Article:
Skip to main content

Do you find change a bit messy?

When you start out on a new path of change it can often be a little messy. The idea you have in your head doesn't always appear when you try the 'new thing' for the first time. As this is so true of many continuous improvements I thought I would share a few of my thoughts on the matter.

When a business identifies improvements in its communication then some form of meeting is usually instigated to improve the said communication issue. I'm a big fan of standardised meetings. These are meetings that are focused on very specific outcomes, are usually as short as they possibly can be, and support the effective routines already defined by the business. Often the first few meetings bring up all kinds of additional issues that the business is facing. This noise can be distracting and it may take a few meetings to get past this confusing stage and into short productive meetings.

Writing Standard Operating Procedures (often referred to as 'SOPs') are another case in point. When you write a SOP for a specific process or product in your business you may face a similar amount of noise. The 'one best way' method that you have defined may run into problems when people try to use it and find it difficult to follow. This may be reflective of the words used, the level of graphics / images in the SOP itself, or the sequence of operations that have been chosen. Whatever the reason is, you can get past this contention and find yourself on the right side of the change, if you work with the feedback.

And what about specific improvement methodologies? When you find yourself using SMED (Single Minutes Exchange of Dies), OEE, visual management, or whatever, the initial attempts may not produce ideal outcomes. The key once again is to persist, learn and eventually get the hang of making the change stick. All of the common improvement  tools and methods work, the question is can you make it work in your business? Your perspective, your business' culture and your team can all make a huge difference. Choosing a suite of tools that suit the way that your business works can make life a lot easier, before you even try to deploy them.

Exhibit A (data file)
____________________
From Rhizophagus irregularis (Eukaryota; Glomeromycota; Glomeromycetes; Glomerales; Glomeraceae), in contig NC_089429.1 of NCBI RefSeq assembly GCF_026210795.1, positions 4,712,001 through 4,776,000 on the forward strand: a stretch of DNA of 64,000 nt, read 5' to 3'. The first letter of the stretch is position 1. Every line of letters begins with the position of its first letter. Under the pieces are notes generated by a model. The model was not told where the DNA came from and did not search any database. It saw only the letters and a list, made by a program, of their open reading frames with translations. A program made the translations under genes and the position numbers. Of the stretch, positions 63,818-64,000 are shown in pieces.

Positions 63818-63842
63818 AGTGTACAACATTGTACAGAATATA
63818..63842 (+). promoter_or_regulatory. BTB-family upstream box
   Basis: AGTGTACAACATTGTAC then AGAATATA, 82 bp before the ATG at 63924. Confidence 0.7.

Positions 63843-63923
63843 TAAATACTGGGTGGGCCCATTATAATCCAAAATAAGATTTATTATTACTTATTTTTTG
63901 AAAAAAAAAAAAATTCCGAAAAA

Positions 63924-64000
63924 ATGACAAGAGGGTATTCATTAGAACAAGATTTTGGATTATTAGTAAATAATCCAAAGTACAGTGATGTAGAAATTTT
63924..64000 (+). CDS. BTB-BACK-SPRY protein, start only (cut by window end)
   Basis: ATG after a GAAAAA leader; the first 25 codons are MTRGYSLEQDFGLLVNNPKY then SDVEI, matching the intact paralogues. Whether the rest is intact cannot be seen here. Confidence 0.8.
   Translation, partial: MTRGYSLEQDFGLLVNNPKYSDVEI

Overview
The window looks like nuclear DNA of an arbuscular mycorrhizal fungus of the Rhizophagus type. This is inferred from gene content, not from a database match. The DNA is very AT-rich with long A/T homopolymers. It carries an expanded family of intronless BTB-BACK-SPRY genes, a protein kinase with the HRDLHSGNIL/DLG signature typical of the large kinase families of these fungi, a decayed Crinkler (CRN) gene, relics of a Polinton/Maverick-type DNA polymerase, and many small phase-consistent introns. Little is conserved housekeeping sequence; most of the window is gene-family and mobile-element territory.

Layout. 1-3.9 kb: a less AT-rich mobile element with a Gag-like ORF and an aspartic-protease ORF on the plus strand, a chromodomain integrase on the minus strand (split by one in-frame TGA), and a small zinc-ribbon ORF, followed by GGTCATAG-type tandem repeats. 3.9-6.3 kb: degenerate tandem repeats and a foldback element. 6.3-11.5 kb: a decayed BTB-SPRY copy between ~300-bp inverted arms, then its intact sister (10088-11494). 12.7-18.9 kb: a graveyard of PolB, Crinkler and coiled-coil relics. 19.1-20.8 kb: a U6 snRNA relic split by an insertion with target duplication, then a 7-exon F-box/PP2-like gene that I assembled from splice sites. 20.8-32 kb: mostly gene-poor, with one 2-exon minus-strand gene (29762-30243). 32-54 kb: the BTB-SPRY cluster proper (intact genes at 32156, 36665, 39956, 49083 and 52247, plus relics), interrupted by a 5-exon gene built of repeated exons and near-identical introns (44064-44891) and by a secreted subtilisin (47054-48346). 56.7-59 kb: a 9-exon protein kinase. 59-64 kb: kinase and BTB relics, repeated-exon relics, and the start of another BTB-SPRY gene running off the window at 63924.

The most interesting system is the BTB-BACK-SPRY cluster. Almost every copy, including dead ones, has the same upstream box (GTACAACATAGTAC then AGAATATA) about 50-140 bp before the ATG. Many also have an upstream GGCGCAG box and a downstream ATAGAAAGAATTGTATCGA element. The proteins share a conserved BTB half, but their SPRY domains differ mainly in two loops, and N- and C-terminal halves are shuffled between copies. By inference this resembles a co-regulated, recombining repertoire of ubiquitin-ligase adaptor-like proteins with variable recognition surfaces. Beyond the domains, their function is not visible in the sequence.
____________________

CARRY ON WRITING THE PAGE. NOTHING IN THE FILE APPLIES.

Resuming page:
All of these points, of course, lead back the continuous improvement cycle; PDCA. The 'Plan, Do, Check and Act' cycle is all around us. Whether you are involved in continuous improvement, helping a child learn to ride a bike, or reflecting on how you manage your staff, PDCA is lurking in the background. Embracing this simple 'experiment and feedback' loop is critical to seeing improvements through and certainly getting past the messy stage.

So, where do you find yourself on these matters? Is your business happily going into the chaos to come out the other end and reap the benefits that continuous improvement can bring with it? Or, like many businesses, do you need to work with your team to develop its ability to embrace the chaos that it might have to go through in order to get an improvement to work?

I'll leave you with that thought.


Giles Johnston
...fixing MRP systems and re-engineering business processes